Increasingly the world is waking up to the global water crisis. That US has not escaped that wake-up call. A growing American water crisis is pounding the western US and parts of Hawaii.
This year has witnessed a continued string of unprecedented acts of nature, from wildfires to hurricanes attributed to climate change. But climate change only partially explains the growing water crisis in the US. In many instances, the American water crisis is the result of a convergence of climate change along with systemic mismanagement.
In response to widespread drought conditions, Maui has imposed water rationing. Residents face a $500 fine if found using water for non-essential activities such as washing their cars or watering lawns. These restrictions face growing frustrations among locals who watch as hotels provide a different standard for tourists in Hawaii. Tourism is not the only force driving the American water crisis Maui, but it is playing a larger than recognized role.
In Mendocino, California, a bed and breakfast owner pays $5 every time a tourist uses a shower for five minutes. Restaurants have closed their restrooms to the public. The fire department is monitoring fire hydrants for water theft. Across northern California, reservoirs are running dry or at critical low capacity levels. The power generating station at Oroville Dam stopped producing power in the first week of August for the first time in fifty years due to low water levels. The Shasta Lake Reservoir that services the agricultural industry of the Sacramento Valley is at 30% capacity.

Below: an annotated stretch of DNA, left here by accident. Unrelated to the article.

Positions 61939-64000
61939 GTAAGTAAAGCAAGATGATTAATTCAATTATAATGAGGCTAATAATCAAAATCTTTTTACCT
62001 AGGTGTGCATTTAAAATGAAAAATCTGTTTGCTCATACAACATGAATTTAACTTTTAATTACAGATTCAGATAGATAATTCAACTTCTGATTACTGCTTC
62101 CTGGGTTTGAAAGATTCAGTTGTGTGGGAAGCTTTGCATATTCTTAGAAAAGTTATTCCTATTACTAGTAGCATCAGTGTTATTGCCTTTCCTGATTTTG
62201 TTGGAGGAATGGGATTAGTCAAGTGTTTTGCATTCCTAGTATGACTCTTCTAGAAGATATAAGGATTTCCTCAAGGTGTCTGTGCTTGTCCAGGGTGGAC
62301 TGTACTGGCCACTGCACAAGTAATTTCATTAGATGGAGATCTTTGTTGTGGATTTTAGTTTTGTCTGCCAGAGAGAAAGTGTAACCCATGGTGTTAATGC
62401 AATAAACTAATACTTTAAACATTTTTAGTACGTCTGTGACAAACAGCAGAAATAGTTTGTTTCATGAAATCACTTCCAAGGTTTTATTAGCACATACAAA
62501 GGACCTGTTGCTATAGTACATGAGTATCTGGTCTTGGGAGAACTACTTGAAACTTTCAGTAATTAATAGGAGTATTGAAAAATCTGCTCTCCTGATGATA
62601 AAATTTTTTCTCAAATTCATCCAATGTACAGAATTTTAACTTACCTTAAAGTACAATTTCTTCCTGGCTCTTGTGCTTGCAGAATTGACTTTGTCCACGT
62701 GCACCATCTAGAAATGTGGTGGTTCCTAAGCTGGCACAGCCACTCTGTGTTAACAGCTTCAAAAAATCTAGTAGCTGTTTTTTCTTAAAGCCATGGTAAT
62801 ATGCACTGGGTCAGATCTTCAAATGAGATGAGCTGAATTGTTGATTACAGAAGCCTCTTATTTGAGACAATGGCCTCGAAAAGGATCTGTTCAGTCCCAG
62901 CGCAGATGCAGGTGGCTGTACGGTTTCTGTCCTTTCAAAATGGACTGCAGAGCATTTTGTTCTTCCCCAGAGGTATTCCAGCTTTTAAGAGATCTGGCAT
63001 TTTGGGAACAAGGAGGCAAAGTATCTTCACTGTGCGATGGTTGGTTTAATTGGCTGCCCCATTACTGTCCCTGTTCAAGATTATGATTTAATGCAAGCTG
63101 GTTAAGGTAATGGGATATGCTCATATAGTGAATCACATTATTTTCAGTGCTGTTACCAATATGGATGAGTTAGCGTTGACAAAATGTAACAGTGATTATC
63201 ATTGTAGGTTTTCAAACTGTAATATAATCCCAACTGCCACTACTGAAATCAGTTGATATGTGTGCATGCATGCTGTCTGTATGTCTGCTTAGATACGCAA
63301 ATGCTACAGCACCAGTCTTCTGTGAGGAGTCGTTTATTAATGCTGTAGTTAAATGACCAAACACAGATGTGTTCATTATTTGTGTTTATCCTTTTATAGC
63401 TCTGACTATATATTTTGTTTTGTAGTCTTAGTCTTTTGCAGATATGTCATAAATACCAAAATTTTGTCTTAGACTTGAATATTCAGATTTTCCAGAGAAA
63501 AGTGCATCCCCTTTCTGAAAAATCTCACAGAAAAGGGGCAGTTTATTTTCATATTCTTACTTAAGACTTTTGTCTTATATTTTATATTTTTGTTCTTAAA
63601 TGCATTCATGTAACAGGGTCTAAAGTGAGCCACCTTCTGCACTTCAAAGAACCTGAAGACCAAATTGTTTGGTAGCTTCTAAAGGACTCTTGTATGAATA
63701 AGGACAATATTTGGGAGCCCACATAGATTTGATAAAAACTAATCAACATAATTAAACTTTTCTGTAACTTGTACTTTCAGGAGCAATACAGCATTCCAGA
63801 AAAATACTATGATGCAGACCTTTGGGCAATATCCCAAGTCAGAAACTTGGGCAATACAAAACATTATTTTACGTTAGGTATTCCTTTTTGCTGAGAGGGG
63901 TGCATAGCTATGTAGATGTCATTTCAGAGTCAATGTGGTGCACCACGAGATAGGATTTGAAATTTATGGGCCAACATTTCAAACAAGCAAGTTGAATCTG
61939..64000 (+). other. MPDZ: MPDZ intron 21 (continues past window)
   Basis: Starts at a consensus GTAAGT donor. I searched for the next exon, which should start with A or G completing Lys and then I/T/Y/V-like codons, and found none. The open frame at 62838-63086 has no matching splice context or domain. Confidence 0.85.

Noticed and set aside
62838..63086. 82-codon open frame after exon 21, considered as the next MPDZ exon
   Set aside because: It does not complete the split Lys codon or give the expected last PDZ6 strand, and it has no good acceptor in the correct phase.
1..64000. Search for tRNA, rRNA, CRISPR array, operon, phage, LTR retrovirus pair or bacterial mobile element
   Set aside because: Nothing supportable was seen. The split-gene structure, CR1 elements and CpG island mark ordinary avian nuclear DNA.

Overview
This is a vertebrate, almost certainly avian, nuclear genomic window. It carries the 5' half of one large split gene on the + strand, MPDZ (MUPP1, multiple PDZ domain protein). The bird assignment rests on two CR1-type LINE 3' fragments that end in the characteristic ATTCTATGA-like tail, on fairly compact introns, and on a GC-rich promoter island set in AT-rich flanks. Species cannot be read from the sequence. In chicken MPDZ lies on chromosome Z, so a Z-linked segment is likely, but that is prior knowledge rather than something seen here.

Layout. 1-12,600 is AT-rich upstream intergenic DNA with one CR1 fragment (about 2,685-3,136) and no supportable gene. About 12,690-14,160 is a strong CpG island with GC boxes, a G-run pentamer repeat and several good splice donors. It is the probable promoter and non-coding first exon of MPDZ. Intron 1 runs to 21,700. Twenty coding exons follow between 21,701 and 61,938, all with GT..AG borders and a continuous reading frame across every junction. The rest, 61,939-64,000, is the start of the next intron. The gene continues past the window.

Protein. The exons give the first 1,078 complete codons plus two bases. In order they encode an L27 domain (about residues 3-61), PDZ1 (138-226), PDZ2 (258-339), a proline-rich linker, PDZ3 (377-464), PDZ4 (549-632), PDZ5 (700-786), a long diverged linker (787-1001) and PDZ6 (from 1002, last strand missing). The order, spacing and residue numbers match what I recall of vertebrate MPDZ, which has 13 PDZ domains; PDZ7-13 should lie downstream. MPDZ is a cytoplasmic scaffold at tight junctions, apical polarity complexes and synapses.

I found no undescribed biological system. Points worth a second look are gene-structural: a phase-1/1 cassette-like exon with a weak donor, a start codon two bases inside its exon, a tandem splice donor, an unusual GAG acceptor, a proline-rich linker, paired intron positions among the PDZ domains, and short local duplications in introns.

Hours away from Mendocino, in southern parts of California, a much more arid region, municipalities are experiencing water surpluses thanks to years of planning and conservation.
Also, in August, the low water in the Colorado River’s reservoir triggered the first-ever federal declaration of water shortage. Water in Lake Mead, the reservoir that provides water to Arizona, Nevada, and Mexico, was only 35% full. Nearly all the states who rely on this water source must drastically reduce their water consumption for both residents and the agriculture industry. One month earlier, Lakes Powell and Mead reached record lows. At least 95% of the American West is experiencing droughts. In Utah, 99% of the state is in the most severe stage of drought.
From Phoenix to Las Vegas, the US has established thriving and largely populated cities that depend upon these fading water sources to survive in the desert. The water crisis in the US is not a surprise. It is an inevitability that will only grow worse in the coming months and years.